Posted on 9 December 2021
Just picture it: you are living in the year 2200. The world’s entire population lives in industrial societies, and subsists exclusively on processed food and energy drinks. Obesity is through the roof, and nearly everyone has type II diabetes. Humans need hover chairs to move around like in Wall-E. Soon healthcare services will collapse and humanity will go extinct as we all fall into a diabetic coma. However, there may be a way you can save the world: you must venture to the Svalbard archipelago. There, in the mountains, you will find a vault containing the one thing that might be able to save humanity: the ancestral faeces samples.
Yes, that’s right. By 2028, the Svalbard Global Seed Vault in Norway – a collection of seeds from all over the world to preserve them in case of extinction – may be joined by the Microbiota Vault. The aim is to house and preserve the diverse gut microbiomes (the microorganisms within the gut) of the world’s human population, which could prove valuable for future generations when it comes to treating disease.
Scientists are worried that we might be at risk of losing certain beneficial species of gut bacteria to industrialisation. Aspects of our environment, primarily diet and use of antibiotics, can grow or shrink the populations of specific bacterial species within our guts. This could lead to the complete extinction of certain types of bacteria in industrialised societies. That’s concerning, because gut bacteria interact with so many aspects of our health that they have immense potential to treat disease if they can be harnessed therapeutically. For example, maybe there are some microbes that can help prevent obesity and diabetes, but they are disappearing. By making an effort to preserve them now, we retain the option of restoring them to future generations.
For the reasons already set out, samples from remote and traditional communities are particularly valuable. Populations with less exposure to industrialisation have more diverse gut microbiomes, with compositions that are closer to what they were before humans started to drastically reshape their environments.
Why would an initiative to preserve the human microbiome be controversial? The first reason relates to the indigenous communities from which the samples will primarily be collected, who were first driven out of their lands by colonial powers and continue to be marginalised to this day. It’s not difficult to see why the idea of ‘prospecting’ these communities for their gut microbes, mostly for the benefit of people living in industrialised societies, might leave a sour taste in the mouth.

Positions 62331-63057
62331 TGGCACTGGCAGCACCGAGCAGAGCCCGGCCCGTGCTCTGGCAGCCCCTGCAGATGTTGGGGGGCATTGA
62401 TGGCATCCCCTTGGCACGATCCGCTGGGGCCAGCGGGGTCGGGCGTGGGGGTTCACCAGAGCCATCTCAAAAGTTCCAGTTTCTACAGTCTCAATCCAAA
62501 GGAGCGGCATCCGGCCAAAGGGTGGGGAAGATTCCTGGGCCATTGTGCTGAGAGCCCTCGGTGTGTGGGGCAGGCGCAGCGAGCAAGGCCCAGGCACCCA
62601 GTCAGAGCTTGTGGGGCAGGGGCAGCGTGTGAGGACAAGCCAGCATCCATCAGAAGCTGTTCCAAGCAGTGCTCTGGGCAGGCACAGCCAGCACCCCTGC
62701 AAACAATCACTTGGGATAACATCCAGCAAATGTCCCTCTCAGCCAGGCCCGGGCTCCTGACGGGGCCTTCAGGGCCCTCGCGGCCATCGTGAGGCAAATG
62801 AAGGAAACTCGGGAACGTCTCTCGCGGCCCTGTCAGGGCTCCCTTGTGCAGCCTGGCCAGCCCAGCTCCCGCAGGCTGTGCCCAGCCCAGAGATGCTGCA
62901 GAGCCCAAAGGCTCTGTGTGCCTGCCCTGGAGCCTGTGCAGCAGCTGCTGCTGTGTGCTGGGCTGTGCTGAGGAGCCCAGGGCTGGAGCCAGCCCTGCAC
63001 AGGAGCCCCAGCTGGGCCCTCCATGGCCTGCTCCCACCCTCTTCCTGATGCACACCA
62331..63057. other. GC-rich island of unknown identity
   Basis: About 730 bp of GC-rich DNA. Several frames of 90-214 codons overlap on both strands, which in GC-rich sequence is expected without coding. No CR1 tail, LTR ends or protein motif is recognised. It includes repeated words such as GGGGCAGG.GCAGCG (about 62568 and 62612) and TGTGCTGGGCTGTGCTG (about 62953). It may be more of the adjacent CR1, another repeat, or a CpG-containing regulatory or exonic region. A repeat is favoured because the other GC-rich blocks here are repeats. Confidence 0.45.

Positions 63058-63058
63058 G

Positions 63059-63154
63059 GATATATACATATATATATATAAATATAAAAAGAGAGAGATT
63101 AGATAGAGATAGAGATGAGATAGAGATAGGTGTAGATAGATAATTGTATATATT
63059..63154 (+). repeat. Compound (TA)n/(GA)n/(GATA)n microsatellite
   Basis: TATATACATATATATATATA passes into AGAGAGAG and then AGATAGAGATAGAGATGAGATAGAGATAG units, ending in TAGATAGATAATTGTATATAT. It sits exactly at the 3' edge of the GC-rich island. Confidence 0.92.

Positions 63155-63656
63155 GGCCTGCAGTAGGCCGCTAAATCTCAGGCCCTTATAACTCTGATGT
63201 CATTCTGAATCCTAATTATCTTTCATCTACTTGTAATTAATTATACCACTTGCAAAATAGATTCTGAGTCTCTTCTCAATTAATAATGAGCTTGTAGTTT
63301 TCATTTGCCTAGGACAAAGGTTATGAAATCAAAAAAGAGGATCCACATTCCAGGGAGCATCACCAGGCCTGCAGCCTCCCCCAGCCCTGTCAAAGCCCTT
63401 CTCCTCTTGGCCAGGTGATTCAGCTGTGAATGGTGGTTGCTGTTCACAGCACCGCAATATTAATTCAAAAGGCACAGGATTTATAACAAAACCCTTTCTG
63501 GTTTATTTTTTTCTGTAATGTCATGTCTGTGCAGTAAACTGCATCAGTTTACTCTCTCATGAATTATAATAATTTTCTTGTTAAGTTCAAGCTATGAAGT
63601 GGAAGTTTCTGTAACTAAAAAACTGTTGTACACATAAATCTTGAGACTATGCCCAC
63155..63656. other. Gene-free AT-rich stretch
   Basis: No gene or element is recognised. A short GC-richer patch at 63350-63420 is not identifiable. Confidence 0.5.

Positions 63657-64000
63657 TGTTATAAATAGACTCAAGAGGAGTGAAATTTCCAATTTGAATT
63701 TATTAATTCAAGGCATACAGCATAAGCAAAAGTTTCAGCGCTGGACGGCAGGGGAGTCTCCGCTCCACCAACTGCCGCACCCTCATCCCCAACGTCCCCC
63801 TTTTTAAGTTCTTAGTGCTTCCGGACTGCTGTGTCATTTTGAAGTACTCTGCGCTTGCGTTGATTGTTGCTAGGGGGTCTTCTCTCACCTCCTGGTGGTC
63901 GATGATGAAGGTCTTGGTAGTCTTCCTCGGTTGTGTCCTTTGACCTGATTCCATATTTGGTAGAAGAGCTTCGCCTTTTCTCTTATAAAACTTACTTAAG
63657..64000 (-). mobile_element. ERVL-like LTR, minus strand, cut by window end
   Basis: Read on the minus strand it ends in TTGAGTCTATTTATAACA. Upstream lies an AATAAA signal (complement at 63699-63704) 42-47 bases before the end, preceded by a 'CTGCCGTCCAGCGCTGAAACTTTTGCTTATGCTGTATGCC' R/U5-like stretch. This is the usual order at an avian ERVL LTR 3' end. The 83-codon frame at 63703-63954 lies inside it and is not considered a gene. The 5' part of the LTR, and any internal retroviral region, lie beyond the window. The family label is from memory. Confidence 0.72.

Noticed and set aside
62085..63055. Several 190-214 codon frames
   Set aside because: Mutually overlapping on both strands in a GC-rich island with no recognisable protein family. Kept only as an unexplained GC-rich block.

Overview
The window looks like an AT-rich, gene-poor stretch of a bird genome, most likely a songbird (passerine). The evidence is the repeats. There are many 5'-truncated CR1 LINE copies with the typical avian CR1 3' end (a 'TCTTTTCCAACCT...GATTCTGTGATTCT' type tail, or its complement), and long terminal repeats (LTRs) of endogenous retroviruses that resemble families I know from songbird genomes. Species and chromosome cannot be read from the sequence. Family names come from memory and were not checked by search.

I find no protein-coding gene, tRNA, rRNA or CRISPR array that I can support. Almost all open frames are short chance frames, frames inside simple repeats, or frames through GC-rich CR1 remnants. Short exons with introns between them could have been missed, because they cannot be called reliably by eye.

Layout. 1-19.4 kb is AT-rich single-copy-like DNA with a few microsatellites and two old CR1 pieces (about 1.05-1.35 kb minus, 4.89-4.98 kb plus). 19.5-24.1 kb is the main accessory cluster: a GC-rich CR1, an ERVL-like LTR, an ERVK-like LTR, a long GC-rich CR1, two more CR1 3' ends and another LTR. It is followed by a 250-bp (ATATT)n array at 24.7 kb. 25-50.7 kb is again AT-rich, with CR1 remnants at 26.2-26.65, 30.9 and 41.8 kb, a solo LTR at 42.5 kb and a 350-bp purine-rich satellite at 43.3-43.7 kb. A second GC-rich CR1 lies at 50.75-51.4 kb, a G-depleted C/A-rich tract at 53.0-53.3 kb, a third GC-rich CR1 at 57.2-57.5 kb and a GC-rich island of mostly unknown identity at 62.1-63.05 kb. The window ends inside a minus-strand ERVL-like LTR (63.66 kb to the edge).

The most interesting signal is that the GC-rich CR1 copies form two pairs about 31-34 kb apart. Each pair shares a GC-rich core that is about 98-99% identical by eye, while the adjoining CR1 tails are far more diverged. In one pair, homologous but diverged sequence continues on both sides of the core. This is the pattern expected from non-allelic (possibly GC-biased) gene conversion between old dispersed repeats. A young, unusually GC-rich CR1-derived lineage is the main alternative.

Of course, scientists are not going to be stealing or tricking people into handing over their microbiomes – donors would need to give informed consent. The time is long gone when taking biological samples without consent or knowledge (such as in the famous case of Henrietta Lacks) was commonplace. However, there are more recent examples in which the informed consent given by indigenous communities was perhaps not as informed as it could have been. In 2003 for example, members of the Havasupai tribe learned that their blood samples, which they had given to researchers from Arizona State University for use in diabetes research, had also been used in unrelated studies which they would not have consented to had they been asked.
The second problem is that handling of microbiota samples remains an ethical and legal grey area: how are the samples collected, who owns the samples, and who gets access to the genetic data? What if companies try to commercialise the data? How can we ensure that the rights of the donors are protected in the future? Scientists disagree.
The proposal for the Microbiota Vault is that communities that participate in sample collection can keep a copy of their microbiota locally for their experts to conduct research on, but also have the option of donating another copy to the Vault. The Microbiota Vault is not the only project seeking to collect microbiota samples, and not all projects share the same view on the handling and accessibility of the samples. The Native BioData Consortium (NBDC) for example, run by scientists and researchers who are members of Indigenous communities in the US and Mexico, is opposed to public sharing of this data in any capacity.
THE “DISAPPEARING” HUMAN MICROBIOME — AND THE FRAUGHT PUSH TO PRESERVE IT: https://www.inverse.com/mind-body/microbiota-vault-dissapearing-microbiome
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